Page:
Once on the road, I immediately felt the eager 1.5-liter multipoint injection 4-cylinder engine wanting to head out just as much as I did. To my surprise, the Santana was significantly quicker than I expected with its 6-speed automatic transmission, which also felt torquier than I anticipated, with only 111 lb-ft at 4,000 rpm. There was also some extra hesitation when transitioning from rest. There was also one key specification about the car that I found out about the hard way. Volkswagen’s BlueMotion technology feature essentially shuts off the engine of the car when at a full stop to save on fuel and reduce emissions. When the car kills off the engine, it locks up the steering wheel as well as reduces the air conditioning system to a mere blower. This is understandable since the voltage being delivered to the air conditioning unit’s condenser only runs when the engine is not idle. I say I found this out the hard way because when I came to a stop at an intersection, the engine went naturally idle, after a good 30 seconds of waiting at the light, I started to feel beads of sweat running down my forehead. It did not help that it was 37c degrees out. I appreciate the technology but it can be tough to use regularly in our local environment.
On the road, the front wheel drive with independent suspension up front and a Composite Torsion Beam Semi-Independent Suspension at the rear, handled corners very well. I may have had some complaints, but I did enjoy driving the Santana GTS. Although it has 5 seats, fitting 3 big people in the back would be challenging, and potentially uncomfortable for the 3 passengers.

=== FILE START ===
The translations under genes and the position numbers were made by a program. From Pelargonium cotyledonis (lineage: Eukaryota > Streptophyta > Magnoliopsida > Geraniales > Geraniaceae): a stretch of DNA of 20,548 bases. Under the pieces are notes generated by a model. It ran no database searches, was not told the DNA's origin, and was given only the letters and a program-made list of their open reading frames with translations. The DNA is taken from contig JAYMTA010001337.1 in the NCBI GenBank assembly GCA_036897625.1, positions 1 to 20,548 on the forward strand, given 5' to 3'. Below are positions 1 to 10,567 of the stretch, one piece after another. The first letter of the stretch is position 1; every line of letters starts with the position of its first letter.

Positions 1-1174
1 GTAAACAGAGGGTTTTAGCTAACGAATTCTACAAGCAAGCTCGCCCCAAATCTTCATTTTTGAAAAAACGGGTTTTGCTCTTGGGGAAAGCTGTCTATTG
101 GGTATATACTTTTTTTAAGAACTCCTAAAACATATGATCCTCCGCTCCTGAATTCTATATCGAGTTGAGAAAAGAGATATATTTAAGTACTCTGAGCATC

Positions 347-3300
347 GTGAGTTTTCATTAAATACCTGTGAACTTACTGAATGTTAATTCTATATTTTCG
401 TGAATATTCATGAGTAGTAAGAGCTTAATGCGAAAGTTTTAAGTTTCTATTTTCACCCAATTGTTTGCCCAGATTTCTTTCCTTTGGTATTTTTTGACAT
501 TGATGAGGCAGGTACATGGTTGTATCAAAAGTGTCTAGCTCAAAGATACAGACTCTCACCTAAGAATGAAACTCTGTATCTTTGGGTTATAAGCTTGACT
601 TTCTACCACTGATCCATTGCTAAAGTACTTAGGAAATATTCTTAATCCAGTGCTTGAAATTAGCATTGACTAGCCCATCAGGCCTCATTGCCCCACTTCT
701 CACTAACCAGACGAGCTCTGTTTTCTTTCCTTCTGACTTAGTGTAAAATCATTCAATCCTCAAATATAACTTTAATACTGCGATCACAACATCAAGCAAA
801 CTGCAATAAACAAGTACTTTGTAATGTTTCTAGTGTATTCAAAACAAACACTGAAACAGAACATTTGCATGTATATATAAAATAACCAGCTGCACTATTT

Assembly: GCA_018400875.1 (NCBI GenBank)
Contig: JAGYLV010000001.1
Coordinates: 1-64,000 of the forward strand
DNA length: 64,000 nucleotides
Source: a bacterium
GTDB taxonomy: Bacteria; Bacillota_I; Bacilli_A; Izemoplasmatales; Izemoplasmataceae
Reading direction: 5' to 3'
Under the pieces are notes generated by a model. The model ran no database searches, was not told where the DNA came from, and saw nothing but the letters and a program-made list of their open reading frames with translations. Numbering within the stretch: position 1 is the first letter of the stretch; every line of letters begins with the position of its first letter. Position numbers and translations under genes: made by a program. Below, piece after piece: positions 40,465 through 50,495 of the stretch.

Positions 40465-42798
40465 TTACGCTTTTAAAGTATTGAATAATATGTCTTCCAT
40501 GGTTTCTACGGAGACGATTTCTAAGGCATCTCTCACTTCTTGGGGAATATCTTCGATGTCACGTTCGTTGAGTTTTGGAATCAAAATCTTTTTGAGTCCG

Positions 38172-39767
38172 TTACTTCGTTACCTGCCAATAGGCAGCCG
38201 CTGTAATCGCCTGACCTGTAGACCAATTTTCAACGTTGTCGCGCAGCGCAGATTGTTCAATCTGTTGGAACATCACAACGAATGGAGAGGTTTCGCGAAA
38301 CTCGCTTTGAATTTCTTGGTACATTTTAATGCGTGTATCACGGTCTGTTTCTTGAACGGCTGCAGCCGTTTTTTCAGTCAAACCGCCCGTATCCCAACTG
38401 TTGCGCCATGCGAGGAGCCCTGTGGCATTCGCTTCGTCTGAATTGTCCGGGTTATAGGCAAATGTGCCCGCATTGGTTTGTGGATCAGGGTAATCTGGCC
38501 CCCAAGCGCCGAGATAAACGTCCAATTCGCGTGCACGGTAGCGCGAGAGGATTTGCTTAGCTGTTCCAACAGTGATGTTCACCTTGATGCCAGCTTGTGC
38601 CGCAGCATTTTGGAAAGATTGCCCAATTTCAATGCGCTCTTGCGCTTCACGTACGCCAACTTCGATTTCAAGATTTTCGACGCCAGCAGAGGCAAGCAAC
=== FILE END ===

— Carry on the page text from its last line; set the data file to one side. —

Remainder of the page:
There is really only one difference between the two variants of the Santana GTS that Volkswagen offers, and it is the 7-inch Blaupunkt capacitive touchscreen head unit which does have Bluetooth capability, Mirror link, an input for an Auxiliary cord which is almost obsolete in this day and age, USB input for music and videos if you don’t connect to an external device via Bluetooth, and SD Card for Navigation purposes as much as the other files that can be loaded onto an SD card. Both variants come outfitted with a height adjustable 3-spoke multifunctional steering wheel, cruise control, and air conditioning with a pollen filter. Both also come with moonroofs. Other important features include ISOFIX anchorage points for the rear bench for the little ones, multiple airbags, stability and traction controls, ABS, handsome 15-inch alloys, and factory rear park distance control. Unfortunately, no standard rear camera. However, it does come with the option to add a rear camera with an extra fee, thankfully the Santana GTS is very easy to park but I still believe the feature should be standard.
I can see why the Santana is appealing to a large population of people, but unfortunately, I do not see myself in that demographic. The Santana GTS offers quite a lot for a car priced at under a million pesos for the base unit, and P31,000 pesos more could get you the Blaupunkt package. Being able to fit and handle tight Philippine roads teaming with undisciplined drivers makes the Santana a real strong tool in making the most of every day. In my opinion, definitely another good choice for an everyday city car.
|Cylinder Head||dohc 16V|
|Fuel Injector||Port Injection|
|Max Power (bhp @ rpm)||109 bhp @ 5800 rpm|
|Max Torque (lb/ft @ rpm)||114 lb-ft @ 3800 rpm|
|Top Speed||186 km/h (116 mph)|
|0-100 km/h | 0-62 mph||11.7 sec.|
Fuel consumption and CO2 emissions
|Fuel Milage (km/l)||4.9 L/100km Overall|
|Price as Tested (PHP)||PhP 1,029,000.00|
|What's Great||Simple and easy to drive, a versatile crossover and viable choice for its class, good value.|
|What's Not So||The rear camera is optional, needs more oomph, not a car for bigger people.|
|C! Editors Rating||8/10|